wildfires

New research on avian response to wildfires

New research explores the effects fire has on ecosystems and the wildlife species that inhabit them. Scientists examined the impacts of fires of different severity levels on birds and how that changes as the time since fire increases. Scientists looked across 10 fires after they burned through forests in the Sierra Nevada. A key finding was that wildfire had strong, but varied, effects on the density of many of the bird species that were studied.
Latest Science News — ScienceDaily

What’s Making California’s Wildfires So Dangerous?

The Southern California wildfires spreading through Ventura and Los Angeles counties are among the devastating wildfires residential communities have seen in the decades since developers have expanded further and further onto land prone to natural disaster.

But in several ways California’s fires are unusual. They come late in the year when weather conditions typically stifle potential fires and some have sprouted up in the middle of dense urban areas typically far from fire zones. California’s unusual wildfire activity comes largely thanks to dry conditions in the region and the state’s Santa Ana winds.

The Santa Ana winds are a common occurence in Southern California between October and March as warm air blows in from the dessert leading to blustery days in the region. At their most powerful, the winds can wreck destruction throughout the region, knocking down trees and power lines. The wind’s heat also helps dry vegetation, making it easier to burn. And when there’s a fire, the winds can also transport flames quickly spreading fire from place to place.

That’s what scientists say happened in Southern California in recent days as at least four serious fires spread in scattered locations across Ventura and Los Angeles counties, prompting thousands to evacuate and freeways like the 405 to partially close. The Santa Ana wildfire threat index, which measures the potential for the winds to spread fire, ranked the threat level at high or extreme on Thursday from just south of Santa Barbara to the Mexican border.

The hot and dry weather in the region has also contributed to the rapid spread of California’s fires. This year was the second hottest on record when measured half way through the year. And downtown Los Angeles has received just 0.11 inches of rainfall since the beginning of October, typically the region’s west season, according to data from the National Weather Service. That leaves lots of material that’s ready to burn.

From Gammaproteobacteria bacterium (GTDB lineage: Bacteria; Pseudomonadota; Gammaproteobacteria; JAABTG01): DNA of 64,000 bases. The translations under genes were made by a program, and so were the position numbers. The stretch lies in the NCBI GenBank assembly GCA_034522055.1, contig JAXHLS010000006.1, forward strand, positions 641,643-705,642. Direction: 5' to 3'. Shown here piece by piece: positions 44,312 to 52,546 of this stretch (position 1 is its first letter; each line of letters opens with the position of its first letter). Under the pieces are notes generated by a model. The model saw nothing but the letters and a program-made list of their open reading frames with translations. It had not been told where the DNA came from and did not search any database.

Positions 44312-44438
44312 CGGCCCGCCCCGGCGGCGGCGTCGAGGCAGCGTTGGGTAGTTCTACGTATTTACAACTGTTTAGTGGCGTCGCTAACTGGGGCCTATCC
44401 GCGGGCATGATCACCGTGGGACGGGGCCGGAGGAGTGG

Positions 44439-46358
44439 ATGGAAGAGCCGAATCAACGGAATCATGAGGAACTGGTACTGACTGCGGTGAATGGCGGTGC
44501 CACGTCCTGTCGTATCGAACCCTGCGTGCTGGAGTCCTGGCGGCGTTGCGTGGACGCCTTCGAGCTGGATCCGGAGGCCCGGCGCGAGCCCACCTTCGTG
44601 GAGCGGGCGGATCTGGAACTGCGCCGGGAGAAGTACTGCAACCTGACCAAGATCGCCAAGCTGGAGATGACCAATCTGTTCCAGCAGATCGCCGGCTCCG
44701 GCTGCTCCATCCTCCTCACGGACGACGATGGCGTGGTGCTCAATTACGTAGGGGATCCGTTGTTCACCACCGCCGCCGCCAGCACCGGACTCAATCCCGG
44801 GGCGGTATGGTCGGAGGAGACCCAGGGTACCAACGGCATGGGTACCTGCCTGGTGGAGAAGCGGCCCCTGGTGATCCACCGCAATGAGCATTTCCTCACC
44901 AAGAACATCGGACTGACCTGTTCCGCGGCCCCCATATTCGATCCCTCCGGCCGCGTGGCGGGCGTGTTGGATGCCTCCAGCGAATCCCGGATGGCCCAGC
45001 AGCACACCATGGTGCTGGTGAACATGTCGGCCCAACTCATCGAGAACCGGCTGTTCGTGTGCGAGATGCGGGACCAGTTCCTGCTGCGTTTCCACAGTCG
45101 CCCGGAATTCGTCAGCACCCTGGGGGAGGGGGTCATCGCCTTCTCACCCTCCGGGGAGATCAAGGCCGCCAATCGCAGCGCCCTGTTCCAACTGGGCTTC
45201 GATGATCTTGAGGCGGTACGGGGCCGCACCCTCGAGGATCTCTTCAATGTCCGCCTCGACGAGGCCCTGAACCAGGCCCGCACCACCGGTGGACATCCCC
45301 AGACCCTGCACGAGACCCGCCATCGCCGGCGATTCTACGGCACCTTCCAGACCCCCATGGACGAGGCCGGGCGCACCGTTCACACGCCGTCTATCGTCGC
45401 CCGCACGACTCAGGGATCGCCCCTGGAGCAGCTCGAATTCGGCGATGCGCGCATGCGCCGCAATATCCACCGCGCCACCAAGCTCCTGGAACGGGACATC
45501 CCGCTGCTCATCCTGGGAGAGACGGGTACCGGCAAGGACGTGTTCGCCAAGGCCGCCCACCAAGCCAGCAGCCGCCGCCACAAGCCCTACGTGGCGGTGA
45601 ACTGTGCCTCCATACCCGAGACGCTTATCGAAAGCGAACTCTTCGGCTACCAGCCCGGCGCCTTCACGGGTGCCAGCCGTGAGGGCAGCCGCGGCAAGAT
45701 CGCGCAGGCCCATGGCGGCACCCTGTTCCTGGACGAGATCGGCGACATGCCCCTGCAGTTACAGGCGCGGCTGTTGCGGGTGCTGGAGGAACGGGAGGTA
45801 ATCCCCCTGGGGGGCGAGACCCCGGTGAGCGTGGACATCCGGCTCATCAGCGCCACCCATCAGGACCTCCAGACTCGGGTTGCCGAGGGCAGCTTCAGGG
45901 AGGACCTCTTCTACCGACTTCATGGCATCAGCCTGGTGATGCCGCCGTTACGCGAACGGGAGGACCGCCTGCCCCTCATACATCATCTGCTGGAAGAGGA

Lingering over recent California fires is the question of long-term climate change. Warmer temperatures dry out vegetation, making them easier to burn, and scientists say vulnerable regions like California should expect a spike in wildfires in the coming decades as temperatures continue to rise. The effect of climate change on the Santa Ana winds remains uncertain, though a 2006 study in the journal Geophysical Research Letters suggested that warming could shift the winds’ season leading to larger areas burned by fires.

Still, even as humans continue to stem climate change-causing greenhouse gas emissions at a pace scientists say is too slow to adequately address climate change, a slew of policy changes can reduce the impact of wildfires like those affecting Southern California from changes in land use patterns to making better use of controlled burns.

But Southern California’s fires should be a wake up call.


TIME

California’s Winds and Wildfires Have Pushed the Alert System Into Uncharted Territory: Purple

(VENTURA, Calif.) — Southern California has felt yellow wind, orange wind, and red wind. But never purple wind. Until now.

The color-coded system showing the expected strength of the winds driving the region’s fierce wildfires has reached uncharted territory, pushing past red, which means “high” into the color that means “extreme.”

“The forecast for tomorrow is purple,” said Ken Pimlott, director at the California Department of Forestry and Fire Protection. “We’ve never used purple before.”

Southern California has already been hit hard by three major fires that have put tens of thousands of people under evacuation orders and destroyed at nearly 200 homes and buildings, a figure that is almost certain to grow.